The rate of crime and violence involving handguns in the United States of America is at an unacceptable level. In 1993, "of the 1.4 million Americans who were victimized by criminals carrying guns and committing crimes such as rape, robbery, and assault, 1.1 million of those incidents (86 percent) involved handguns."(Spitzer Pg.50). In 1998, firearms were used in 65 percent of homicides, and 52 percent of homicides were committed with a handgun(Source 5). The United States must take action to impose stiffer regulations on the sale of handguns. Regulations such as a waiting period, vigorous background check, as well as mandatory classes on gun safety need to be administered immediately. Furthermore, childproofing needs to be a feature on all handguns, and parents seeking to purchase a handgun should be required to attend additional educational classes.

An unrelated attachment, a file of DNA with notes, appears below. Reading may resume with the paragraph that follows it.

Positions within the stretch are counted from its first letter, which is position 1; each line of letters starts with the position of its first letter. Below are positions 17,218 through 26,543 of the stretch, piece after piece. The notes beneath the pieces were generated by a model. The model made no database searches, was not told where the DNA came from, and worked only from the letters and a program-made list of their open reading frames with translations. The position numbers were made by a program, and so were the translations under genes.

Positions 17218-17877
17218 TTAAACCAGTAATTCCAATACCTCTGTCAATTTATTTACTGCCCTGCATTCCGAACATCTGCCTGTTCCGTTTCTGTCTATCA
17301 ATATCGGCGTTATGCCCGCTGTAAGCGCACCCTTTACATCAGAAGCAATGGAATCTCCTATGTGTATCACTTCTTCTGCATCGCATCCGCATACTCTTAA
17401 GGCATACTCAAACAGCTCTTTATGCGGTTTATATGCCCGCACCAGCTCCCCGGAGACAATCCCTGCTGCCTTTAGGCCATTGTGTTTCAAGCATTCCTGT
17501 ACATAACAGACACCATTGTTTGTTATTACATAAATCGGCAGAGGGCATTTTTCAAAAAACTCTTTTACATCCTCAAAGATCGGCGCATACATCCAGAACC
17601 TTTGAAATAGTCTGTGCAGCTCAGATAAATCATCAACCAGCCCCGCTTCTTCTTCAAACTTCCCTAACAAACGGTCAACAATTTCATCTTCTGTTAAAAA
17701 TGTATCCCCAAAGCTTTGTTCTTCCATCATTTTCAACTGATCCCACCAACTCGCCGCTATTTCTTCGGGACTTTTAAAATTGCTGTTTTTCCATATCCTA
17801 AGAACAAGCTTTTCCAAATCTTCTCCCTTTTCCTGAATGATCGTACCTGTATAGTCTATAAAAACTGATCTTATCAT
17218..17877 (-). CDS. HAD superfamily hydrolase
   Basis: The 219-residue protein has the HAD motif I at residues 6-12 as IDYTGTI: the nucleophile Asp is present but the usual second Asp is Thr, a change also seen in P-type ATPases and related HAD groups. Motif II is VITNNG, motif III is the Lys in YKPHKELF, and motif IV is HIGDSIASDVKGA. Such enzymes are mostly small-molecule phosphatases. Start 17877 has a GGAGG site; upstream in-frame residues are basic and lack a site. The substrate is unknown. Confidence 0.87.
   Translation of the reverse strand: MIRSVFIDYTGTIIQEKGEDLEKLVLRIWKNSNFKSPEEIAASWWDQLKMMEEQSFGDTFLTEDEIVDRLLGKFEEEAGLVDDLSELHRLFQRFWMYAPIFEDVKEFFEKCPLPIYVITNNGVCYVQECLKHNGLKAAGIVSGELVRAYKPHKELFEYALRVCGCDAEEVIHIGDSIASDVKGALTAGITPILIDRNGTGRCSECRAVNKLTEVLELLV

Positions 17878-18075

Handguns account for 52 percent of all murders, yet make up only 20 percent of all firearms in this country(Source 7). Handguns are appealing to criminals because they are relatively small and easy to conceal. The United States government needs to lower the amount of violent crime involving handguns. A waiting period must be mandatory for all persons who want to purchase a handgun. The waiting period should be as long as it takes to conduct an extensive search of the prospective gun owner's background, including mental health records, but should be no less than five days. Furthermore, the police will be informed, and legal action will be taken upon any prospective gun owner who is found to be wanted for a crime during his/her background search, and no persons with a criminal record will be awarded the right to purchase a handgun. This will deter criminals from attempting to purchase a handgun because if they are wanted for a crime or have already been convicted of a crime, they will not be able to purchase one. Between 1994, when the Brady Law was enacted, and 1996, crimes with firearms dropped faster than violent crime overall, and Background checks of handgun buyers, required by the Brady Law, prevented 173,000 gun transactions (Source 6).